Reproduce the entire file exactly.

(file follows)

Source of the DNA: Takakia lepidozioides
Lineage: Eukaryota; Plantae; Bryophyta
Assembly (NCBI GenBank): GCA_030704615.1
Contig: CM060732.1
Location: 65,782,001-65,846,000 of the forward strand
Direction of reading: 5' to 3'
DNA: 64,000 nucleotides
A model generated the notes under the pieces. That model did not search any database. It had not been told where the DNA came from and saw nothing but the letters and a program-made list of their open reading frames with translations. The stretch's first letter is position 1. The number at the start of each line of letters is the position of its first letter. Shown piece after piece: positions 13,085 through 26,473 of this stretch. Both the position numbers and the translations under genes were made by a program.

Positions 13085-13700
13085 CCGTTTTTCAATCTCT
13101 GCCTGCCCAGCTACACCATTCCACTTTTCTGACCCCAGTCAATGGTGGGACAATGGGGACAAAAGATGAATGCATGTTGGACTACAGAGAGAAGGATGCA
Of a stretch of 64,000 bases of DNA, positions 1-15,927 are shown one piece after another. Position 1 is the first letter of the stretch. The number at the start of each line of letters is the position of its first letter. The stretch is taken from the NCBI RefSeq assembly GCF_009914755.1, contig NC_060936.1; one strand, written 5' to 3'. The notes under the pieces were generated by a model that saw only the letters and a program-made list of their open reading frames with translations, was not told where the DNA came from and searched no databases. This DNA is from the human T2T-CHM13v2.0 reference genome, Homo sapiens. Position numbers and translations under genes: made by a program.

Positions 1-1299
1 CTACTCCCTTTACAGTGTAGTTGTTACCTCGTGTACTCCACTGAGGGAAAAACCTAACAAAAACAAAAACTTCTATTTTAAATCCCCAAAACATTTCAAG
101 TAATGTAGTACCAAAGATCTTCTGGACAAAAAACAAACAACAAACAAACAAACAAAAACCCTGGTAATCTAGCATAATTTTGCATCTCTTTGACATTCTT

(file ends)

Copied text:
Source of the DNA: Takakia lepidozioides
Lineage: Eukaryota; Plantae; Bryophyta
Assembly (NCBI GenBank): GCA_030704615.1
Contig: CM060732.1
Location: 65,782,001-65,846,000 of the forward strand
Direction of reading: 5' to 3'
DNA: 64,000 nucleotides
A model generated the notes under the pieces. That model did not search any database. It had not been told where the DNA came from and saw nothing but the letters and a program-made list of their open reading frames with translations. The stretch's first letter is position 1. The number at the start of each line of letters is the position of its first letter. Shown piece after piece: positions 13,085 through 26,473 of this stretch. Both the position numbers and the translations under genes were made by a program.

Positions 13085-13700
13085 CCGTTTTTCAATCTCT
13101 GCCTGCCCAGCTACACCATTCCACTTTTCTGACCCCAGTCAATGGTGGGACAATGGGGACAAAAGATGAATGCATGTTGGACTACAGAGAGAAGGATGCA
Of a stretch of 64,000 bases of DNA, positions 1-15,927 are shown one piece after another. Position 1 is the first letter of the stretch. The number at the start of each line of letters is the position of its first letter. The stretch is taken from the NCBI RefSeq assembly GCF_009914755.1, contig NC_060936.1; one strand, written 5' to 3'. The notes under the pieces were generated by a model that saw only the letters and a program-made list of their open reading frames with translations, was not told where the DNA came from and searched no databases. This DNA is from the human T2T-CHM13v2.0 reference genome, Homo sapiens. Position numbers and translations under genes: made by a program.

Positions 1-1299
1 CTACTCCCTTTACAGTGTAGTTGTTACCTCGTGTACTCCACTGAGGGAAAAACCTAACAAAAACAAAAACTTCTATTTTAAATCCCCAAAACATTTCAAG
101 TAATGTAGTACCAAAGATCTTCTGGACAAAAAACAAACAACAAACAAACAAACAAAAACCCTGGTAATCTAGCATAATTTTGCATCTCTTTGACATTCTT